On Monday we visited the Three Sisters, one of the famous sights in Oz-- three sandstone pinnacles carved naturally out of the sandstone cliff, high above a tree-covered valley which once would have been a great river system. The size of the valley was huge-- kind of like a green Grand Canyon! We camped in a very remote spot in a national park that night and found we were steps away from another Grand Canyon scene-- just amazing. We did some hiking along a few trails but unfortunately didn't find any wombats, and fortunately did not find any deadly funnel-web spiders (they're only found in Sydney & the Blue Mountains and they're the deadliest ones in the country... venom which kills in a few minutes, if I remember correctly). We did see one wombat, belly-up on the roadside-- they're pretty tubby and almost bear-size!-- and some Huntsmans, where else, in the campsite's dunny! Old news... though Dayle has to get used to them all over again. Eeek! Eeek! Along the way, we also visited the Jenolan Caves, a spectacular cave network which snakes through the mountains (ie. you even drive through a cave to get to the office), as well as a little ghost town called Hartley... just a wee bit spooky.
We were meant to make Coffs Harbour on Tuesday, but didn't realize the length of the drive from the Blue Mountains up the coast. More dodging of toll highways (not so successfully!) and then northward along the Pacific Highway, which despite the name isn't really close to the ocean at all. If we had more time we'd probably explore more turnoffs and little beach towns along the way... but we're trying to keep on schedule the best we can so we can time our Christmas and New Years well around the centre. We made it to Port Macquarie that night (too far to Coffs Harbour, our original plan), which is a large beach town and the second-oldest prison colony town in Oz. We watched what looked like it would be a cool lightning storm-- but fizzled out to sea, and got our first mosquito bites of many to come. It already felt like the tropics!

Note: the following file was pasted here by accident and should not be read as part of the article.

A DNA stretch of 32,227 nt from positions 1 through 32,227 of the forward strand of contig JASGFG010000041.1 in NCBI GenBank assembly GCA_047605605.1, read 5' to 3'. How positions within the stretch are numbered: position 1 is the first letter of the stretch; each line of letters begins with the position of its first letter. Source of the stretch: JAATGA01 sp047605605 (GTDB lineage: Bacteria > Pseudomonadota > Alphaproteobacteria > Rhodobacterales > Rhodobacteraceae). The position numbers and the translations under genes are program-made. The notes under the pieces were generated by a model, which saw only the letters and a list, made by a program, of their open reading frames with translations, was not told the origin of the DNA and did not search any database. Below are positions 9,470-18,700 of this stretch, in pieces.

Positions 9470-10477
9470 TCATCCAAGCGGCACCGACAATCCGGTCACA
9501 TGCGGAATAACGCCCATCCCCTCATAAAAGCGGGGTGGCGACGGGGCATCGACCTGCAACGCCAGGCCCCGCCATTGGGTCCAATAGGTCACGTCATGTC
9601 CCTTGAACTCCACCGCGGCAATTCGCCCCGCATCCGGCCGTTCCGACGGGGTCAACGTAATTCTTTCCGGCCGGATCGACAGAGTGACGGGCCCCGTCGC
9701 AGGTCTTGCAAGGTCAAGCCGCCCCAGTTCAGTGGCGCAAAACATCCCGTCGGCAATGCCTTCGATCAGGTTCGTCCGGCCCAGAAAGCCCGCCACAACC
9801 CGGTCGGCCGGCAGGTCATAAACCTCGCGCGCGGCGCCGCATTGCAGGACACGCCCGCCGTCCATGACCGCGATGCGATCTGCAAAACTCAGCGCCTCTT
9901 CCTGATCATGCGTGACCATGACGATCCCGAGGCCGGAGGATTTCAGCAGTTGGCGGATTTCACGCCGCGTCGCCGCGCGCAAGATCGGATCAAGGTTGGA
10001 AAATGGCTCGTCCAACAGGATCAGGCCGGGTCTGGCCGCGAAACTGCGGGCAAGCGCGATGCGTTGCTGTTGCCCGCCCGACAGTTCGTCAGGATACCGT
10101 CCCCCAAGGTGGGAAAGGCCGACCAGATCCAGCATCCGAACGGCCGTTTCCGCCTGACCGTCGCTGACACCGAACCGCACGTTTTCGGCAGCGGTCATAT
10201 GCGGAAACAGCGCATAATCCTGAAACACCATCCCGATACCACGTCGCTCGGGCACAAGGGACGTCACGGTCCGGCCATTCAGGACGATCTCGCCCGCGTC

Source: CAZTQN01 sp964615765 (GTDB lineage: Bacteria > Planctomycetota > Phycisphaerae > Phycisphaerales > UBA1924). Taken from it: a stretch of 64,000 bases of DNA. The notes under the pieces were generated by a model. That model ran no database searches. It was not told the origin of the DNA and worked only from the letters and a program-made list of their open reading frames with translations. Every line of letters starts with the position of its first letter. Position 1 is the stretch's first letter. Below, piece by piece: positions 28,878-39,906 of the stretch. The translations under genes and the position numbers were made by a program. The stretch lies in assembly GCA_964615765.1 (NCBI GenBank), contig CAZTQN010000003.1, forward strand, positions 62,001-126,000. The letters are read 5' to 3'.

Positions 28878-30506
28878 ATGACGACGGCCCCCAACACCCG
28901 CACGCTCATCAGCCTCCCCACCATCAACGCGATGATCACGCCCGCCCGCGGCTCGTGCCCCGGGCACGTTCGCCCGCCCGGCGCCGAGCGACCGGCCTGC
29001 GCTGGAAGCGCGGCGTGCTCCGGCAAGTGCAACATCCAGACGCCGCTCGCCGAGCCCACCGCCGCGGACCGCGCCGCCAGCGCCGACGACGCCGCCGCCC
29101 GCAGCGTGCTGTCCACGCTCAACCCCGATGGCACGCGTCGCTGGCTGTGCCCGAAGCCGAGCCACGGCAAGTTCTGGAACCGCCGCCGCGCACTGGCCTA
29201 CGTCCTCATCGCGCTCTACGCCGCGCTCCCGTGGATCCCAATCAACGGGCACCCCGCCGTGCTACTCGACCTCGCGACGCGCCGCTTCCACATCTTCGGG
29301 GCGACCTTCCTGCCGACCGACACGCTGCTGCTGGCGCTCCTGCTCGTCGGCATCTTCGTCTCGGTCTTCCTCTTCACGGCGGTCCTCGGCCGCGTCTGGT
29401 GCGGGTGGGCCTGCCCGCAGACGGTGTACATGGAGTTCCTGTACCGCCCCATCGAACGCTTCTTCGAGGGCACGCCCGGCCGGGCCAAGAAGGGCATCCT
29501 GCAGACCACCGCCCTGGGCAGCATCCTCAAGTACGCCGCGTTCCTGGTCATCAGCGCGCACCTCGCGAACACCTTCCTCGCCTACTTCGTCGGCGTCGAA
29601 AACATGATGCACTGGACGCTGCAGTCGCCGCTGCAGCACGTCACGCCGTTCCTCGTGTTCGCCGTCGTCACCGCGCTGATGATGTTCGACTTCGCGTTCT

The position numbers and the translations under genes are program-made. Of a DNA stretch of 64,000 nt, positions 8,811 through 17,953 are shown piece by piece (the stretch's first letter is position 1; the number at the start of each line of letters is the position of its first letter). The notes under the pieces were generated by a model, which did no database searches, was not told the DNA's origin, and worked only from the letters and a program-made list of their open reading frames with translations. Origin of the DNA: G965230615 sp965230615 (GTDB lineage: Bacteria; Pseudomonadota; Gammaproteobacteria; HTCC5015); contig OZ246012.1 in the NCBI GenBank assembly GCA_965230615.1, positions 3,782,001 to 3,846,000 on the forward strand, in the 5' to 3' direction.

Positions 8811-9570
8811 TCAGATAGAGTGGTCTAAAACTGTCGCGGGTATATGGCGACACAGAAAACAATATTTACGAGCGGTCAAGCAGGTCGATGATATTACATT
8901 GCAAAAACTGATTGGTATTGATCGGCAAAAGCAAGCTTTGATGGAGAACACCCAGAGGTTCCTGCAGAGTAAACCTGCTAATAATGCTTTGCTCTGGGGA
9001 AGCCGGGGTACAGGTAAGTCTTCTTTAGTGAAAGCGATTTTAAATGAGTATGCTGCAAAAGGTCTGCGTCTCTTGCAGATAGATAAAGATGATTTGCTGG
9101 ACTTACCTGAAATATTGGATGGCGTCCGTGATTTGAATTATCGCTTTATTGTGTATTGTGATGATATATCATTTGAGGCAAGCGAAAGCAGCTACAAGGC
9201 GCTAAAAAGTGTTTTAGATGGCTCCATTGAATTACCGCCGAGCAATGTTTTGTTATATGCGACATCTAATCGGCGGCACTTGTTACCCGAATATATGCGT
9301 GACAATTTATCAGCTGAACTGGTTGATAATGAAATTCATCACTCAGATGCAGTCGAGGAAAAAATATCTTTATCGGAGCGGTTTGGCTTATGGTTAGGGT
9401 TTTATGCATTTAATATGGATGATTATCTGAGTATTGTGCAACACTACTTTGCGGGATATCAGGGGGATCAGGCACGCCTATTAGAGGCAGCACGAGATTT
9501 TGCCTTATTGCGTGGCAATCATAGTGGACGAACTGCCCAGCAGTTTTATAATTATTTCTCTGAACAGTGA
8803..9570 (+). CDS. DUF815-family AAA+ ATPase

Wednesday morning we visited the oh-so-cute koalas at the Koala Hospital in Port Macquarie, where injured/sick koalas are cared for (usually injured as a result of dogbites, car collisions, falling out of trees, and burns from bushfires, but also some suffer from cataracts and others from chlamydia!). We watched a baby koala have surgery done on a dogbite wound through a window at the hospital, and cruised around the enclosures where the rest were being pretty lazy. We still thought "Koala Hospital Unit" might make a pretty cool reality TV show! It was then onwards to Coffs Harbour, where we've been relaxing ever since... great surf but no koala hospitals...
Yes, that's koala boogers.